“Memory. That lying scumbucket.”
The woman had green hair and a large, shapeless brown jacket. She sat on the sidewalk, hugging her knees.
“I’m sorry?” I asked. I don’t know why. I normally push past homeless people, since I don’t carry cash and can’t give them anything. It’s embarrassing to have to say, because I think they’ll think I’m lying.
“Can’t trust a memory. You can only remember what you saw, for starters.” Maybe it was the hair. You don’t often see a homeless person with dyed hair.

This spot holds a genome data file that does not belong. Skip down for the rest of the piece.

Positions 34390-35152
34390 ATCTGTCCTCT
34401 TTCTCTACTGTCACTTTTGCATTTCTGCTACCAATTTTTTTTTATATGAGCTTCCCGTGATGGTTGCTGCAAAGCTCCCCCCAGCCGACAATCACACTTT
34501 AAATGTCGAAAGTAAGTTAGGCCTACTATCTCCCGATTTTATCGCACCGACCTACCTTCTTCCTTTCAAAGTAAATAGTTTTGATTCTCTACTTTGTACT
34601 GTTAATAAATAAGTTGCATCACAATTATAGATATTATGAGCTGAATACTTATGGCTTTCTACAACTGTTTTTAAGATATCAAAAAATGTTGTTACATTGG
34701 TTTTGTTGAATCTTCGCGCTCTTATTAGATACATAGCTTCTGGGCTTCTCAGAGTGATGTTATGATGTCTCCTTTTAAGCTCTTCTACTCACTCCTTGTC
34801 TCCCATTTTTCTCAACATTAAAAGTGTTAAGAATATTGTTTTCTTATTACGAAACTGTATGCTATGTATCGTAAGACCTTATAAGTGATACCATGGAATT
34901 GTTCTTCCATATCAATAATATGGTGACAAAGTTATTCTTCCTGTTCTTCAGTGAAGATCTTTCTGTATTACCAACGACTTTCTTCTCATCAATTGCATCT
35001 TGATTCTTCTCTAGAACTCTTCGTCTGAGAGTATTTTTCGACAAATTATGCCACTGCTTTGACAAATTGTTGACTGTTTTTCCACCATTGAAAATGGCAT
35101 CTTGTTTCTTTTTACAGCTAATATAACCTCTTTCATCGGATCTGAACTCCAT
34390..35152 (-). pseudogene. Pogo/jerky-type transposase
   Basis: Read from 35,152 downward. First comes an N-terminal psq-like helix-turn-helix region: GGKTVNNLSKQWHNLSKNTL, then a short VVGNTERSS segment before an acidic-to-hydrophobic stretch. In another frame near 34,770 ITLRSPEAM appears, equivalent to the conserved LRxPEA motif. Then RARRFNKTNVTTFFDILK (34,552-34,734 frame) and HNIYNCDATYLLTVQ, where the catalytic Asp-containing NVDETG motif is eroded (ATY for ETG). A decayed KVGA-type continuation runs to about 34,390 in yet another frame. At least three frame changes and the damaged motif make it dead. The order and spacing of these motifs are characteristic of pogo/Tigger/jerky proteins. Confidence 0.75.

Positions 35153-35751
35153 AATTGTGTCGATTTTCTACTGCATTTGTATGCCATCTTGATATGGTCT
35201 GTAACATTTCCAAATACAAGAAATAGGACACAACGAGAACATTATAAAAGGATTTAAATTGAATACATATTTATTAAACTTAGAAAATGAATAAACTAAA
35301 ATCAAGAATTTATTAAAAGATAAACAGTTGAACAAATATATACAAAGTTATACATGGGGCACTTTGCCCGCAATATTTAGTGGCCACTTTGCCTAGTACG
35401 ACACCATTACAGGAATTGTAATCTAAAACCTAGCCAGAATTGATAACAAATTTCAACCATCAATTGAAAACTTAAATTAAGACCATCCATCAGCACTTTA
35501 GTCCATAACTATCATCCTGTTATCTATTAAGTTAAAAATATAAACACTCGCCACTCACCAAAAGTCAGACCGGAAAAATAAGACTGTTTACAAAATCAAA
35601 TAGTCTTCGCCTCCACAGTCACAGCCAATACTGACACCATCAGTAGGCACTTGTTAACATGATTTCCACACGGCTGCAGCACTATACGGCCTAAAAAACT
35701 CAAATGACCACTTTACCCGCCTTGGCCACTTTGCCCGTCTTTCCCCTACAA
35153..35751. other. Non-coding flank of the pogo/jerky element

“That’s… true, I guess?” I said.
“Even then, can’t trust it. Full of holes, and half of what is there is made up anyway.”
“I don’t have any money to give you,” I said.
She ignored me, staring fixedly at a point two feet to my left and who knows how far in the past. “All made up. But it’s what makes now.” She looked up at me, straight into my eyes. “So now’s made up too, you see?” I have only ever once seen a face like that before, on an eight-year-old at her father’s funeral.
“I’m sorry,” I said.
“You’re sorry?” she demanded, and then laughed. “How do you think I feel? They’re my memories!”
I stood there for a while in silence, while she stared. She didn’t say anything more.